Trade and sustainable development chapters in CETA

20-01-2017

The EU-Canada Comprehensive Economic and Trade Agreement (CETA), signed in October 2016, is currently at the ratification stage. This agreement, concluded between like-minded trade partners, represents the new generation of EU free trade agreements (FTAs), and contains chapters covering sustainable development. The inclusion by the EU of sustainable development chapters in FTAs concluded with its partners plays a role in ensuring that trade and investment liberalisation does not lead to a deterioration ...

The EU-Canada Comprehensive Economic and Trade Agreement (CETA), signed in October 2016, is currently at the ratification stage. This agreement, concluded between like-minded trade partners, represents the new generation of EU free trade agreements (FTAs), and contains chapters covering sustainable development. The inclusion by the EU of sustainable development chapters in FTAs concluded with its partners plays a role in ensuring that trade and investment liberalisation does not lead to a deterioration in environmental and labour conditions. In keeping with this trade policy practice, developed over the years, trade-related sustainability provisions, including labour and environmental considerations, are grouped in three chapters (Chapters 22 to 24) within CETA. CETA has only partially exceeded the dialogue-only approach contained in earlier EU trade agreements and has maintained the exclusion of trade and sustainable development (TSD) chapters from the scope of the state-to-state dispute settlement (SSDS) procedure. It also maintains an ad hoc two-stage dispute resolution mechanism already found in the EU-South Korea FTA. However, this mechanism does not include sanctions and focuses on mutually agreed solutions to problems. This choice by the EU is due to the still strongly cooperative nature of the TSD chapters. On CETA please refer also to the 'International Agreements in Progress' briefing on the Comprehensive Economic and Trade Agreement with Canada by Wilhelm Schöllmann.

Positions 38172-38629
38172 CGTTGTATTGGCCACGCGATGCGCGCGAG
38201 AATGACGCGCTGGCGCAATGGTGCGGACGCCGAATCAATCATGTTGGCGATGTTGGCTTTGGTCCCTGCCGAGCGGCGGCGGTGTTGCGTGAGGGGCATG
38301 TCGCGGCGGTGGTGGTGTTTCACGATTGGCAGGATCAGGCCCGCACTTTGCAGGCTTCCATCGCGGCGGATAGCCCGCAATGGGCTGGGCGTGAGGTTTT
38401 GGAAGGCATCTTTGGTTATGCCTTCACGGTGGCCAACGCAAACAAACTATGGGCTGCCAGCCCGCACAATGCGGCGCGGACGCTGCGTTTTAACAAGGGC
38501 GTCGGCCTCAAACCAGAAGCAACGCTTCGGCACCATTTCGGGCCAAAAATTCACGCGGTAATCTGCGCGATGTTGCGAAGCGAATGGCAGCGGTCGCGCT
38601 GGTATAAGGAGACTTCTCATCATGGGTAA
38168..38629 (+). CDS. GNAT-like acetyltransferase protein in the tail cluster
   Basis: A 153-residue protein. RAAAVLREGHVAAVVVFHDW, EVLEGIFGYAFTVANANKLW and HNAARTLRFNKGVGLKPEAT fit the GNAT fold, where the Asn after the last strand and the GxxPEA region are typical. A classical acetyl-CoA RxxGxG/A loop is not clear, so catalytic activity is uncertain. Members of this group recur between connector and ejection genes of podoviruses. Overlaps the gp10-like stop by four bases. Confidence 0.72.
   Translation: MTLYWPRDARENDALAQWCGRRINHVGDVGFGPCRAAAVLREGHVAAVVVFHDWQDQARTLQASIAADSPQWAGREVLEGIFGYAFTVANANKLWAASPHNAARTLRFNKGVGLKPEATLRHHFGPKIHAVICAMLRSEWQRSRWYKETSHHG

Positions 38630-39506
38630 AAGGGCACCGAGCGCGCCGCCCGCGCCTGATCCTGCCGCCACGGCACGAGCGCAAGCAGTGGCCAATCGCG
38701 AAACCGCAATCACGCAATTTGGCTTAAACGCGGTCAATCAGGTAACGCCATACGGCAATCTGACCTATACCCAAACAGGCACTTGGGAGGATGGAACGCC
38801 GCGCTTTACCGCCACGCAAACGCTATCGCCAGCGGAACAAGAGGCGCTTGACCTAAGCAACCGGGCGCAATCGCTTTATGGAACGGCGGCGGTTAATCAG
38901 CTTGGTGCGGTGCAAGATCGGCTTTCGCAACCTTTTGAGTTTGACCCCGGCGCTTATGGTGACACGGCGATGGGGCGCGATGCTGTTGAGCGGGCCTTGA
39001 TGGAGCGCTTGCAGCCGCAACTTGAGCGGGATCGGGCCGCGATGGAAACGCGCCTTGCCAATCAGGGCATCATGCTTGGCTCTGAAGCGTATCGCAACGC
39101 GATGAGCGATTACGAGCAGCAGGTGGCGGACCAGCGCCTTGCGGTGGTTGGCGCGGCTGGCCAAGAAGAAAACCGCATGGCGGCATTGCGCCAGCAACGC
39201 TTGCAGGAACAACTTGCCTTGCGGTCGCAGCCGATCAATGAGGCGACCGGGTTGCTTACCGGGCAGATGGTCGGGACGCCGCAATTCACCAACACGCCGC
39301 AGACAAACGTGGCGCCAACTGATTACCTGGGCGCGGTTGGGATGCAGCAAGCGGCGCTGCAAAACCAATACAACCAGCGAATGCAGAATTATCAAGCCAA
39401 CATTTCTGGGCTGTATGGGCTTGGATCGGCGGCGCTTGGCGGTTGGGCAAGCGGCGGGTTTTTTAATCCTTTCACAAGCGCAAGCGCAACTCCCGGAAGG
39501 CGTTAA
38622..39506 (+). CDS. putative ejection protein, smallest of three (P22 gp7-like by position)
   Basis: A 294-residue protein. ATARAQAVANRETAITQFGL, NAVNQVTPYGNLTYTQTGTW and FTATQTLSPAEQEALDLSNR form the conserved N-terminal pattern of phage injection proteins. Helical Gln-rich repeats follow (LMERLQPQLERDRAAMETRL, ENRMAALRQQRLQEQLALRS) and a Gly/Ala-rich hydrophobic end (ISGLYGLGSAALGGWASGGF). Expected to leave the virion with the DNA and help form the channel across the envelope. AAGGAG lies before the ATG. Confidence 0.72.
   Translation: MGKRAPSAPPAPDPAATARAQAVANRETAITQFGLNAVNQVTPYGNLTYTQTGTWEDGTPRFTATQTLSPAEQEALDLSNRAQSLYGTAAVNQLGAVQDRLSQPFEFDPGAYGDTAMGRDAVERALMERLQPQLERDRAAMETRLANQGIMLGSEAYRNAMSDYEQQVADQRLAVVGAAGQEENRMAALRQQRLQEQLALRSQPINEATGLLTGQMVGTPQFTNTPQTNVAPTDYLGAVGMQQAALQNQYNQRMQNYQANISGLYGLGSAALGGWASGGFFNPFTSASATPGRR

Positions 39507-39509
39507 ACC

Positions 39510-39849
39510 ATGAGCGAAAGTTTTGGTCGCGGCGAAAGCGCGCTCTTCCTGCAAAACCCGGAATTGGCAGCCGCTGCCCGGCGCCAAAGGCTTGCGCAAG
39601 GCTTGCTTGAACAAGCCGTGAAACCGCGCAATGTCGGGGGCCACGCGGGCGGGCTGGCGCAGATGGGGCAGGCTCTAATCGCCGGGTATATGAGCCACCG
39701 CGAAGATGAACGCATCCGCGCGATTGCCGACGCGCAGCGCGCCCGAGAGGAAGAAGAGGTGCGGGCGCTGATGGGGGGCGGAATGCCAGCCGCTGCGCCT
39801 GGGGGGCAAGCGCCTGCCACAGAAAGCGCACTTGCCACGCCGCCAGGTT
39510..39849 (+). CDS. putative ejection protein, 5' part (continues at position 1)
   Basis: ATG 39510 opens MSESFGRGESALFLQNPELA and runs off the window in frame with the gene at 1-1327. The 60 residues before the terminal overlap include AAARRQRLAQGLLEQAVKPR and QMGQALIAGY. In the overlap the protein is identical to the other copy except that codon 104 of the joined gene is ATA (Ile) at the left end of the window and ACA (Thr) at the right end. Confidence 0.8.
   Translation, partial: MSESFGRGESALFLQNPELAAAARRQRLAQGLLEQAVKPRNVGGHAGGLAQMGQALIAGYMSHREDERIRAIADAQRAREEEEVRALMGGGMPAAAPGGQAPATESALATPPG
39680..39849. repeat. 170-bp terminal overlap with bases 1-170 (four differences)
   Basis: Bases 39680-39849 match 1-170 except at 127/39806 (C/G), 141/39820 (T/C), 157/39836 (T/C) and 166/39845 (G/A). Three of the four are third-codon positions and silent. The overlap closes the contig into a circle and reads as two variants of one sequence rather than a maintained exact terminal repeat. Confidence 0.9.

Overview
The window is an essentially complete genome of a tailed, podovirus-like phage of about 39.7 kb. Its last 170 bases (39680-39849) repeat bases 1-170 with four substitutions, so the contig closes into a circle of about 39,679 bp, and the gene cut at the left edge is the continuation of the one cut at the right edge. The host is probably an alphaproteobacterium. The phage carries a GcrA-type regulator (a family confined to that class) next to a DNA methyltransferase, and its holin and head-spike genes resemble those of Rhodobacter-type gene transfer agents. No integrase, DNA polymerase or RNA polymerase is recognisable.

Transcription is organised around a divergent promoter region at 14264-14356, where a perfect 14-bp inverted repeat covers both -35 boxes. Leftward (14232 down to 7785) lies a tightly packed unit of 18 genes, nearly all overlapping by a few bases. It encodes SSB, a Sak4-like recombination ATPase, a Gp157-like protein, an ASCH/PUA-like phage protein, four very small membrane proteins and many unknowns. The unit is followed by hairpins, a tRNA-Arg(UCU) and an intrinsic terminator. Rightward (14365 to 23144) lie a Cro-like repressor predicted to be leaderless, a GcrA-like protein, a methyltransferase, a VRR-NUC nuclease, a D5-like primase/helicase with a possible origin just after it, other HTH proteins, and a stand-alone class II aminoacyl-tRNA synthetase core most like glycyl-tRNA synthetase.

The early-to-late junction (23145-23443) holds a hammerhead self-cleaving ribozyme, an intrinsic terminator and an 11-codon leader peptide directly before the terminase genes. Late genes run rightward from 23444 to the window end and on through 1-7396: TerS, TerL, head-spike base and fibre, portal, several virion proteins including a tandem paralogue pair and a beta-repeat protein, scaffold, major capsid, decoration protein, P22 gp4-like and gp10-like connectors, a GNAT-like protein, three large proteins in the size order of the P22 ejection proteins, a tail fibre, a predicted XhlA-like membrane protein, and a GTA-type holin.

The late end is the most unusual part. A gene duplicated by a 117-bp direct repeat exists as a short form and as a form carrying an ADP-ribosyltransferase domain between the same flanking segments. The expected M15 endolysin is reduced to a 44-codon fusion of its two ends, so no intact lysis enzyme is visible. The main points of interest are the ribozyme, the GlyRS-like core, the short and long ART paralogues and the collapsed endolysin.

New EU-wide online dispute resolution platform

16-02-2016

A new web-based platform, which became available on 15 February 2016 in all EU languages, will provide an easy, fast and inexpensive way to assist in resolving disputes between online buyers and traders. The platform is managed by the European Commission. Please click here for the full publication in PDF format

A new web-based platform, which became available on 15 February 2016 in all EU languages, will provide an easy, fast and inexpensive way to assist in resolving disputes between online buyers and traders. The platform is managed by the European Commission. Please click here for the full publication in PDF format

L'européanisation de la procédure civile: Vers des normes minimales communes?

11-06-2015

La libre circulation des décisions dans l'espace européen de la justice suppose un degré élevé de confiance réciproque entre les autorités judiciaires des États membres. Du point de vue des citoyens, le plus important est de trouver un équilibre entre les droits fondamentaux des requérants et ceux des défendeurs, c'est-à-dire entre le droit d'accès à la justice (droit d'intenter une action) et les droits de la défense. Il y a diverses façons de construire cette confiance réciproque entre les autorités ...